classes. In the upper secondary level, just over a quarter (27%) of 22 countries indicated that all
students reported back to school. Reported re-enrollment rates appear to be considerably higher at
all levels during second-round reopenings, though it should be noted that only seven to nine GPE
partner countries participated in this round of the survey.

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In various countries, the return to schools has been adversely affected by conflict or natural disasters.
In Somalia, for example, 73% of students did not report back (Hazard & Mpoumou, 2021), while in
the Democratic Republic of Congo (DRC), one third of school children did not report back after
reopening (Chance for Childhood, 2021). More detail on these challenges is provided under section
3.2.

Figure 2: Estimated share of students who attended in-class instruction after school
reopenings

                               All students   More than 75% but less than all students   Less than 75%    Unknown/Not monitored

                             100%
                                                   11%          14%                                             11%        11%
                                                                                         14%
                             90%       20%                                   18%

                             80%
                                                                23%
   PERCENTAGE OF COUNTRIES

                                                   32%                                                                     33%
                             70%       20%                                   23%
                                                                                                                44%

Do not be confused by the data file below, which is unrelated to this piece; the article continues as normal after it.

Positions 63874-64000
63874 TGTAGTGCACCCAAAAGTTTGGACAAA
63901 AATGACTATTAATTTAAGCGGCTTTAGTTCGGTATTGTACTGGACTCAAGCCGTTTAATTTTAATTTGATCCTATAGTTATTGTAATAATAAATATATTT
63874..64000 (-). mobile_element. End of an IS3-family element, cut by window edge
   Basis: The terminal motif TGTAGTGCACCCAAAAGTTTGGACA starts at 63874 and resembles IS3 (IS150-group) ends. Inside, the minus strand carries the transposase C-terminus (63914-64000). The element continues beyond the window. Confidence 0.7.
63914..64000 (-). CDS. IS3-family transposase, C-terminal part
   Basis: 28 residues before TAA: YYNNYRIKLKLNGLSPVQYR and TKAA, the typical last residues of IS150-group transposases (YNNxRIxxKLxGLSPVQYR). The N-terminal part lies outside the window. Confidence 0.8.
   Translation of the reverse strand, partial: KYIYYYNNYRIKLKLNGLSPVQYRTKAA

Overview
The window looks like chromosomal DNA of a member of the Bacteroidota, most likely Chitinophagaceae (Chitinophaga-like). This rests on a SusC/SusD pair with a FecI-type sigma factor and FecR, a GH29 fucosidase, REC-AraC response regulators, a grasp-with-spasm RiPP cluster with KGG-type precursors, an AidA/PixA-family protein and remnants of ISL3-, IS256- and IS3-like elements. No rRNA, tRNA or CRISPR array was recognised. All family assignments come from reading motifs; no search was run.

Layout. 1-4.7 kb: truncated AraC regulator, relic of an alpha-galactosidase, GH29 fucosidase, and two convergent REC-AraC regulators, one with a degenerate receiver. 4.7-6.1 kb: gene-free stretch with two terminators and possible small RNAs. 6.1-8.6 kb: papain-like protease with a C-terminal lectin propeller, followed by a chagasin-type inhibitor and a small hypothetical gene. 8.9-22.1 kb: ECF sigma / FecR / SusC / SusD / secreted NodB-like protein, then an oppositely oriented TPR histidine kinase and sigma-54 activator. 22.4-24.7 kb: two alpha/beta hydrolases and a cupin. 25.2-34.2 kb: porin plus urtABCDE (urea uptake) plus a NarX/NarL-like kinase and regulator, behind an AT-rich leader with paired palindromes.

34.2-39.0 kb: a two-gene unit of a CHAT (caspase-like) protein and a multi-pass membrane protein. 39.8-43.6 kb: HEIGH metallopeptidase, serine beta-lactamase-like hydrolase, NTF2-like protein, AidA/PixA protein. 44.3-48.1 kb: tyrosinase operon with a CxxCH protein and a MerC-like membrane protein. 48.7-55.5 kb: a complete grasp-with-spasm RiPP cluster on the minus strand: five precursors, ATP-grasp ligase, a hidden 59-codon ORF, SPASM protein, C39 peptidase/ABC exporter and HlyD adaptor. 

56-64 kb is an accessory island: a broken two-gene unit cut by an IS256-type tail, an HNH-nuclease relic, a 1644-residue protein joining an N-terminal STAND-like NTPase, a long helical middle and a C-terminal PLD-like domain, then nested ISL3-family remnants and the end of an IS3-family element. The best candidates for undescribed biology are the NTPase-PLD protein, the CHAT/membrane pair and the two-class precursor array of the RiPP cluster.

71%
                             60%
                                                                                         57%

                             50%
                                                                32%
                                                   26%                       32%
                             40%       40%

                             30%
                                                                                                                           56%
                                                                                                                44%
                             20%
                                                   32%          32%                      29%        29%
                                                                             27%
                             10%       20%

                              0%
                                    Pre-primary Primary (19) Lower Sec    Upper Sec Pre-primary Primary (7) Lower Sec    Upper Sec
                                        (15)                    (22)        (22)        (7)                    (9)          (9)
                                                    First reopening                                 Second reopening

Source of data: UNESCO, UNICEF, the World Bank, OECD (2021)
Notes: The bracketed number in each bar’s label refers to the total number of responding GPE partner
countries, used to calculate the percentages indicated in that bar. The countries that participated in this survey
include: Burkina Faso, Burundi, Cabo Verde, Cameroon, Comoros, The Gambia, Ghana, Kenya, Lesotho,
Liberia, Madagascar, Malawi, Mali, Mauritania, Mozambique, Namibia, Niger, Nigeria, DRC, São Tomé and
Príncipe, Senegal, Somalia, Togo, Uganda and Chad. Not all countries responded for each level and round of
opening.

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3          Policy and Practice Responses to Safely Reopen
           Schools
Policy and practice responses by GPE partner countries for the safe reopening of schools involved
four key areas, namely: developing decision-making frameworks and approaches to school
reopening; formulating and executing back-to-school campaign strategies; promoting health-related
measures for the safe reopening of schools, and adopting learning adaptations suited to various